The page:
Canada Among Nations 2002: A Fading Power


299 pages
Contains Bibliography
ISBN 0-19-541791-7
DDC 327'71




Edited by Norman Hillmer and Maureen Appel Molot
Reviewed by J.L. Granatstein

J.L. Granatstein, Distinguished Research Professor of History Emeritus,
York University, served as Director of the Canadian War Museum from 1998
to 2000. He is the author of Who Killed Canadian History? and coauthor
of The Canadian 100: The 100 Most Influ


Since 1984, Carleton University has put together an annual volume on
Canadian foreign policy. Canada Among Nations brings together a dozen or
so experts in different areas of Canadian policy and turns them loose.
The resulting volumes are indispensable both as a record of what
happened and as an indicator of what might come.

The 2002 volume was aptly subtitled A Fading Power in recognition of
the way Canada has lost global influence. (That there was no question
mark suggests that the editors had no doubt about their judgment.)
Budget cutbacks have hurt the Canadian Forces and the Department of
Foreign Affairs and International Trade, the two key players in the
nation’s external policy, and the lack of leadership from the prime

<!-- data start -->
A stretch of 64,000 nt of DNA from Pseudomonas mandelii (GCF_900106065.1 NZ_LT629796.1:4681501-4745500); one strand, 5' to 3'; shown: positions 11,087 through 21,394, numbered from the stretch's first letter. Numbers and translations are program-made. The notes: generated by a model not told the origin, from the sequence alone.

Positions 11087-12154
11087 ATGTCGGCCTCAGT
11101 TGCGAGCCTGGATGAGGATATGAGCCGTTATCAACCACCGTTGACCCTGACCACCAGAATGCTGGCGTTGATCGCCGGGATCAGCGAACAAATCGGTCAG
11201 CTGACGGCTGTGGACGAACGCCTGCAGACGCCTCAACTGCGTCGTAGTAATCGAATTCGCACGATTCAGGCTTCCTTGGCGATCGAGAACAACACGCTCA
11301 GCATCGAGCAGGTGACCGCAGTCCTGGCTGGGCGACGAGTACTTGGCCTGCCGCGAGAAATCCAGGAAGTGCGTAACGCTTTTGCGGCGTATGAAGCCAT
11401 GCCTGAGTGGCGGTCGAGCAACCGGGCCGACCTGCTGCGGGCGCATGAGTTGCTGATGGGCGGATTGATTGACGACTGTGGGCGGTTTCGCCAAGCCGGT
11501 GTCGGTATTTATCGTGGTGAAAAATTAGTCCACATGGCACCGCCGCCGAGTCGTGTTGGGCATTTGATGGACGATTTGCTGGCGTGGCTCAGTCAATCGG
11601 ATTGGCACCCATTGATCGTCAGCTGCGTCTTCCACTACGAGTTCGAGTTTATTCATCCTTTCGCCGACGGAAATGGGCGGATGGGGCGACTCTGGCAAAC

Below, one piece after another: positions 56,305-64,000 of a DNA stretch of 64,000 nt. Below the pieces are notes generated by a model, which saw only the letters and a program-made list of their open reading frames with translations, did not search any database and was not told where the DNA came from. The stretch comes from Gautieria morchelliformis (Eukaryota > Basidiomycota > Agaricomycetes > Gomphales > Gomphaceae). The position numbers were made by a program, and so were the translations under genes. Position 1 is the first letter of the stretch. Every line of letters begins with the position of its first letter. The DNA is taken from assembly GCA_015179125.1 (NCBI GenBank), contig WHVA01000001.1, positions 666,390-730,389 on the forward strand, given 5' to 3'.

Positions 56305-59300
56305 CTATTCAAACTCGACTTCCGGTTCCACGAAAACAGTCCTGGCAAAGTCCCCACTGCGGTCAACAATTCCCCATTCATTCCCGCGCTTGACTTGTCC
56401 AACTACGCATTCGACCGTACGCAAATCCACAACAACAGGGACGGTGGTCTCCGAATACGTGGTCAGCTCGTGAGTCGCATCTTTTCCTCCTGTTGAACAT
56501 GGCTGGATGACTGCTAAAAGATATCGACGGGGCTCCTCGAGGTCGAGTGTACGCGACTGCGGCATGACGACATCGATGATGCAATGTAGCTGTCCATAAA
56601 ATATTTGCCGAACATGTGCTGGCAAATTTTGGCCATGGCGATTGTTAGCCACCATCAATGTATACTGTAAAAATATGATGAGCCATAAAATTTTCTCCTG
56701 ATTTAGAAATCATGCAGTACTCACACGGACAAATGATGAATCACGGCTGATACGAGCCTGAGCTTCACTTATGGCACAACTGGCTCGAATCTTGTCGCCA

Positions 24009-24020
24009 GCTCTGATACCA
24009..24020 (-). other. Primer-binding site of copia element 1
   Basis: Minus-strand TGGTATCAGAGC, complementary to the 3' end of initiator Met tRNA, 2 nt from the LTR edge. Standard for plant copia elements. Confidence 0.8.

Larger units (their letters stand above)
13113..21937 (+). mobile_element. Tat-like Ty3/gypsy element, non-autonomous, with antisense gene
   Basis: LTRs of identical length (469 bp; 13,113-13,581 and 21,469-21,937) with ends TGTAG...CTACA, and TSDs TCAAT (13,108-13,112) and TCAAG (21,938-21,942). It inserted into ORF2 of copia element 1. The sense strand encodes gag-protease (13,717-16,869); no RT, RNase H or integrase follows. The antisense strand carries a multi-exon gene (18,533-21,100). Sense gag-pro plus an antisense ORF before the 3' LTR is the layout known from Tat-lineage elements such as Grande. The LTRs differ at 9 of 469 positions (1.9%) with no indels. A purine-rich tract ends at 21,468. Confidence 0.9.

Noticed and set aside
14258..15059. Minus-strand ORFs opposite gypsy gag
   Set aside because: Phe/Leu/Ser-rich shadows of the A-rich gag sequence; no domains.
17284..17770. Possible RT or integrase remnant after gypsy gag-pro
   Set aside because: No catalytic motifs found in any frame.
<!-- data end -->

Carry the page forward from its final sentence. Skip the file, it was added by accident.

minister and the government was remarkable. In the months after 9/11,
Canada too often seemed to be unable or unwilling to understand the
American mood, and the anti-American sentiment—inside and outside the
Liberal caucus—was allowed to run free. The impact of this on
Canada–U.S. relations was severe—the Bush administration looking for
supporters, not doubters.

This subject is treated ably here, as are the state of the military,
terrorist fundraising in Canada, and a host of additional issues ranging
from the Commonwealth to the Western hemisphere. This volume, like the
series, is generally excellent.


“Canada Among Nations 2002: A Fading Power,” Canadian Book Review Annual Online, accessed February 25, 2024,